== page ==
The Nativity and Humility
The Son has invited us to learn humility from Him and said: “Learn from Me, for I am gentle and lowly in heart” (Matt. 11:29), and thus the most important thing that we learn from Him is humility.
(1) The first thing we mention in His humility is His Incarnation
In this, the Apostle Saint Paul says about Christ our Lord: “who, being in the form of God, did not consider it robbery to be equal with God, but made Himself of no reputation, taking the form of a bondservant, and coming in the likeness of men. And being found in appearance as a man, He humbled Himself. “ (Philippians 2: 6-8). That is, He made Himself of no reputation from all the manifestations of majesty and honour that are suitable to His divinity, taking the image of the bondservant. What humility more than that could possibly exist?
The divine Providence resides in this humility. So long as the first sin which entered the world was pride, whether as regards Satan or man, thus it was fitting for the Saviour to conquer it by humility.
The Incarnation was, in this manner, the greatest action of humility, with which the Lord shamed that pride by which Satan deceived our first parents that they would become like God (Gen. 3:5). In response to man becoming like God, God became a man through His humility.
(2) It is also because of the humility of God that He was born in a manger of animals
In a despicable place, from a poor mother who was betrothed to a poor carpenter, and from a village that was: “the least among the rulers of Judah, Bethlehem” (Matt. 2: 5-6). He was not ashamed to be called Nazarite, while it was said in wonder: “Can anything good come out of Nazareth?” (John 1:46).
(3) He lived in His humility, far away from manifestations and surnames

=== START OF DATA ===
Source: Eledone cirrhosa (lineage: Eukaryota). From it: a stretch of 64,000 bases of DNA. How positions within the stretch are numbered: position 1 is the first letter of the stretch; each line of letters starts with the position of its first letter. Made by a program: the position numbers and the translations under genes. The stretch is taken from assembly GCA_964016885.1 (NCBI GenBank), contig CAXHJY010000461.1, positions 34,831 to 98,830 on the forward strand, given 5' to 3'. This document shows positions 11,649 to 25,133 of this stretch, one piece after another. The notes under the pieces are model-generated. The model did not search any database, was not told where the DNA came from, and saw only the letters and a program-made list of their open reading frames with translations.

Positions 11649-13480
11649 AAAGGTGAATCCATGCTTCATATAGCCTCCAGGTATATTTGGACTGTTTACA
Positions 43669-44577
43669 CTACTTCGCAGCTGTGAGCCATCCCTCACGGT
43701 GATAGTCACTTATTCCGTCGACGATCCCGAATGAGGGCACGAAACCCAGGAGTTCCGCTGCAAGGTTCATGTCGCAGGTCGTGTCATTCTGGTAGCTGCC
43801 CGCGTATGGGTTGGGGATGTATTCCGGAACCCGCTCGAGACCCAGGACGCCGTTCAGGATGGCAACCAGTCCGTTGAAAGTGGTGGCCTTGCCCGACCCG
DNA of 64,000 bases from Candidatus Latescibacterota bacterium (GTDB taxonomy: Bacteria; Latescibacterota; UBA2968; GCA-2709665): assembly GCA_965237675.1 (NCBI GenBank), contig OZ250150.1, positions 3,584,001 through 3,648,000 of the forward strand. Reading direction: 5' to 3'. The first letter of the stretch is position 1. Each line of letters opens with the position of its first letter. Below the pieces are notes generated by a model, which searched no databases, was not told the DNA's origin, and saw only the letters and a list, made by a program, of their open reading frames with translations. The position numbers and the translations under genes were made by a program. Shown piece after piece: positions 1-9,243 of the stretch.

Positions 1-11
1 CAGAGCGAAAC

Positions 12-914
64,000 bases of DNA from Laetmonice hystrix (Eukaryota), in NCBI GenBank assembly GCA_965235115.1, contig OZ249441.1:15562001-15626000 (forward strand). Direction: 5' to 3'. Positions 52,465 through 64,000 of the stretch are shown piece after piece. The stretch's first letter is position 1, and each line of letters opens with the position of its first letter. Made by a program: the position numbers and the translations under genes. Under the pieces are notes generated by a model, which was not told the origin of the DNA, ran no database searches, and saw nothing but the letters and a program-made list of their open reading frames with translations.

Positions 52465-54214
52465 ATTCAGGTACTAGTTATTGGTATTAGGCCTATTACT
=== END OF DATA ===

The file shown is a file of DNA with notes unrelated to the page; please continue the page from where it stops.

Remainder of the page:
He accepted to run away to Egypt from the sword of Herod, while it was possible for Him to annihilate Herod. He lived thirty years far away from lights.
Although He is the Person of wisdom and knowledge, “in whom are hidden all the treasures of wisdom and knowledge” (Col. 2:3), He accepted that it was said of Him: “And Jesus increased in wisdom and stature, and in favour with God and men” (Luke 2:52).
During all the period of His preaching, He lived and had “nowhere to lay His head” (Luke 9:58), without any official post in society, followed by simple disciples, the majority of which were fishermen and ignorant. When He went to Jerusalem, He went “sitting on a donkey, a colt, the foal of a donkey” (Matt. 21:5).
(4) He also lived submitting Himself to the Law, and He saw to its keeping
Is He not the One who said: “Do not think that I came to destroy the Law or the Prophets. I did not come to destroy but to fulfill. For assuredly, I say to you, till heaven and earth pass away, one jot or one tittle will by no means pass from the law till all is fulfilled” (Matt. 5: 17-18).
In His submission to the Law, He was circumcised in the eighth day (Luke 2:21).
In the fortieth day from His birthday, “they brought Him to Jerusalem to present Him to the Lord (as it is written in the law of the Lord, ‘Every male who opens the womb shall be called holy to the Lord’), and to offer a sacrifice according to what is said in the law of the Lord, “A pair of turtle doves or two young pigeons” (Luke 2: 22-23).
And according to the law, He did not begin His pastoral service, until He was in the thirtieth year of His life, in conformity to the mature age which is supposed to be in any man, although when He was twelve years of age, He was found in the temple “sitting in the midst of the teachers, both listening to them and asking them questions. And all who heard Him were astonished at His understanding and answers” (Luke 2:46-47).
By: HH Pope Shenouda III